We might all be old and gray by the time the Yoshinobu Yamamoto saga is over. The newest reports say that he might not make a decision on a team until the New Year, following meetings, lavish presentations, more meetings, Bryce Harper on FaceTime, and more meetings.
Teams are doing everything they can to sign Yamamoto — Los Angeles Dodgers executives are throwing themselves, their players, and reportedly $250-300 million at him in hopes that he'll choose them, but everyone else is doing that, too.
The New York Mets — a team Yamamoto has reportedly had two meetings with in the United States so far, one at Steve Cohen's house in Connecticut — also seem to be employing some psychological warfare. Sources have told the New York Post that part of the Mets' strategy is selling Yamamoto on the idea that he wouldn't have to live in Shohei Ohtani's shadow in New York.
Mets trying to use Shohei Ohtani against Dodgers in Yoshinobu Yamamoto race
This is an interesting strategy for the Mets to stake their Yamamoto hopes and dreams on, and it's sort of hilarious that their play can be distilled to "We don't have Ohtani! Isn't that great?" First of all, one could argue that everyone in the league lives in Shohei Ohtani's shadow, whether or not they play on the same team with him.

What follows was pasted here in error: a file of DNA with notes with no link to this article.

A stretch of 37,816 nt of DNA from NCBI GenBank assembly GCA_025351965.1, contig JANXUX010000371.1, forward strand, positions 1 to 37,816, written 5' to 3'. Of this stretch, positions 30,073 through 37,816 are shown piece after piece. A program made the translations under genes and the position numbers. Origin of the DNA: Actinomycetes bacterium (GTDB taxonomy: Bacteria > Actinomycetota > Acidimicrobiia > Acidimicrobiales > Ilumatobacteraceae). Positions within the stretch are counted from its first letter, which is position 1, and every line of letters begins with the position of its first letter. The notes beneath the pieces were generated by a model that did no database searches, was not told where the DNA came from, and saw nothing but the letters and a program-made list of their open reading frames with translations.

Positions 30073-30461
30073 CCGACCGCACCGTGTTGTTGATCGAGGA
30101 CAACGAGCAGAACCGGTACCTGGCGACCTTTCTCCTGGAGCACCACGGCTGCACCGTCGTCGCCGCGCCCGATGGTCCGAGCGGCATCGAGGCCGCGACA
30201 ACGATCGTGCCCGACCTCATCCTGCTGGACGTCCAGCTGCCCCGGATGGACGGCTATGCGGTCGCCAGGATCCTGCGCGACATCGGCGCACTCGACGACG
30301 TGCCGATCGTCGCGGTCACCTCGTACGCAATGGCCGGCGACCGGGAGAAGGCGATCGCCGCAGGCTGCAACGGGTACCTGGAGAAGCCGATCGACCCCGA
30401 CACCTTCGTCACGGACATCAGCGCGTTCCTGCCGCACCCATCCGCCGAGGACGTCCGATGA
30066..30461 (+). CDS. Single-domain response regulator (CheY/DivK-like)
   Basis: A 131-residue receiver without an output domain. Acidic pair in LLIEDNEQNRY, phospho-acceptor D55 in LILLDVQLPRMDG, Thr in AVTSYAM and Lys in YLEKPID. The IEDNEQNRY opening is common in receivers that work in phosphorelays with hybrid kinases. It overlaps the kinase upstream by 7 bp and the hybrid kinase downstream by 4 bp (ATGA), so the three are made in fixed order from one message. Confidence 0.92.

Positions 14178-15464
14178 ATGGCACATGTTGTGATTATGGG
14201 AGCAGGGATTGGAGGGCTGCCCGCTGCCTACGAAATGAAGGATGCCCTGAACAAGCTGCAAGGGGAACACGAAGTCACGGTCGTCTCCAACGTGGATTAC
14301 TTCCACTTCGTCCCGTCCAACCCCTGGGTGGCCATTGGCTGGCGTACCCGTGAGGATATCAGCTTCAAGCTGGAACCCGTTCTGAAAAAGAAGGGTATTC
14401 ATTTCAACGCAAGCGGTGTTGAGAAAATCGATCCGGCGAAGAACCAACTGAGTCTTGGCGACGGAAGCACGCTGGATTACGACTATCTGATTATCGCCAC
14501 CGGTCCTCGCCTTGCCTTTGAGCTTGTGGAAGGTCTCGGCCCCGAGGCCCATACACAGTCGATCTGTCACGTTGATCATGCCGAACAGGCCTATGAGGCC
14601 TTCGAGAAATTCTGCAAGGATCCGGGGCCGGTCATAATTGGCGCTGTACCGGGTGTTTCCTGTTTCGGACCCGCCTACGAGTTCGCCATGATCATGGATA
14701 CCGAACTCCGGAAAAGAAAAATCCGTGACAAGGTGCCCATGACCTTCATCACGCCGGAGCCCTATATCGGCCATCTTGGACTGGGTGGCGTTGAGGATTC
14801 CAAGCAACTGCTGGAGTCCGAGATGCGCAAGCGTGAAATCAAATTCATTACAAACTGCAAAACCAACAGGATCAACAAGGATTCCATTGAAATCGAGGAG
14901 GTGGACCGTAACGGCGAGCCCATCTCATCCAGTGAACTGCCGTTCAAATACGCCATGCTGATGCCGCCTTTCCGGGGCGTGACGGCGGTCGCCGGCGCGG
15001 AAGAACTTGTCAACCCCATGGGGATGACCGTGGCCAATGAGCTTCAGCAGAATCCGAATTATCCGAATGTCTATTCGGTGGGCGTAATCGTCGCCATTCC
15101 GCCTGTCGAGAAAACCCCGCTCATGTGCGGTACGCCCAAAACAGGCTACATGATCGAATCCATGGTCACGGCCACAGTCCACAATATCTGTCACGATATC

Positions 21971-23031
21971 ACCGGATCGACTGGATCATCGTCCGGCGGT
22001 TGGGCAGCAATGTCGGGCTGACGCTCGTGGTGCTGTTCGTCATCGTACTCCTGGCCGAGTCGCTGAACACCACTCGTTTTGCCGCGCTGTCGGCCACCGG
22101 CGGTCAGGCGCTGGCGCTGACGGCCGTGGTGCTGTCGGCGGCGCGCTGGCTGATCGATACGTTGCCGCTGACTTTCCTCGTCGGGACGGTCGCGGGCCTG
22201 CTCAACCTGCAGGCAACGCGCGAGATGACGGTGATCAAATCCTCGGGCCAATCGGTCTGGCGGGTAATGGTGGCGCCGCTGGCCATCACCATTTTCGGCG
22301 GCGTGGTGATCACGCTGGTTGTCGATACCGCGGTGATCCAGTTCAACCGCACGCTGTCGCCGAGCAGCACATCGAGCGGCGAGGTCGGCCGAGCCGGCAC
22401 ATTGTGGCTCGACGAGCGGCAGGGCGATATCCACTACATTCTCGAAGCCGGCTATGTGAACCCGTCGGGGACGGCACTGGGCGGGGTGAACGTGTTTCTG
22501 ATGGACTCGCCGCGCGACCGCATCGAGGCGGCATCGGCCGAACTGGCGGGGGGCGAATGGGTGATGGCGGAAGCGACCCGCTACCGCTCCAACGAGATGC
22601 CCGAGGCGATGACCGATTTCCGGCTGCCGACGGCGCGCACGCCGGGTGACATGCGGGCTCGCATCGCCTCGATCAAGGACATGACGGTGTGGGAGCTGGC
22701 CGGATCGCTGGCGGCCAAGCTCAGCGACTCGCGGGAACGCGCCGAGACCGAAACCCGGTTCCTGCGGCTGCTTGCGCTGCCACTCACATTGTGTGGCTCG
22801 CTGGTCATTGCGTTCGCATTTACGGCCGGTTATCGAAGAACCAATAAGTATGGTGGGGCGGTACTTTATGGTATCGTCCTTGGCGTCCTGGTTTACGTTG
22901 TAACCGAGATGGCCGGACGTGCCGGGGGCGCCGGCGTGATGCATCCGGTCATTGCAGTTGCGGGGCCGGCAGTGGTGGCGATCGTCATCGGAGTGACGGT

Second, it sort of suggests that the Dodgers would intentionally prioritize Ohtani over Yamamoto specifically. If the Dodgers prioritize Ohtani — which, to be fair, they very well could — it won't be personal. They'll prioritize him over the whole team, the farm system, the future of the front office. He is literally contractually allowed to leave if the Dodgers fire certain executives. Tyler Glasnow probably knew all of that before signing his extension, but he still cited his excitement to play on the same team as Ohtani as a positive factor in his decision to a long-term deal with the Dodgers.
Yamamoto has also reportedly been vocal about his desire to play on a team with other Japanese players, and there are only eight of them in MLB. When there are so few, and both the Dodgers and Ohtani loom so large, it's hard to believe that Yamamoto has ever seen being on the same team as him as a negative thing.
We won't get too cocky; it seems like the Mets, along with the Yankees and probably the Phillies, do have a real chance at getting Yamamoto. However, it is sort of a reaching, throwing-everything-at-the-wall-to-see-what-sticks argument for Steve Cohen to make. If Yamamoto comes to the Dodgers, it's more likely that it'll be because of Ohtani than in spite of him.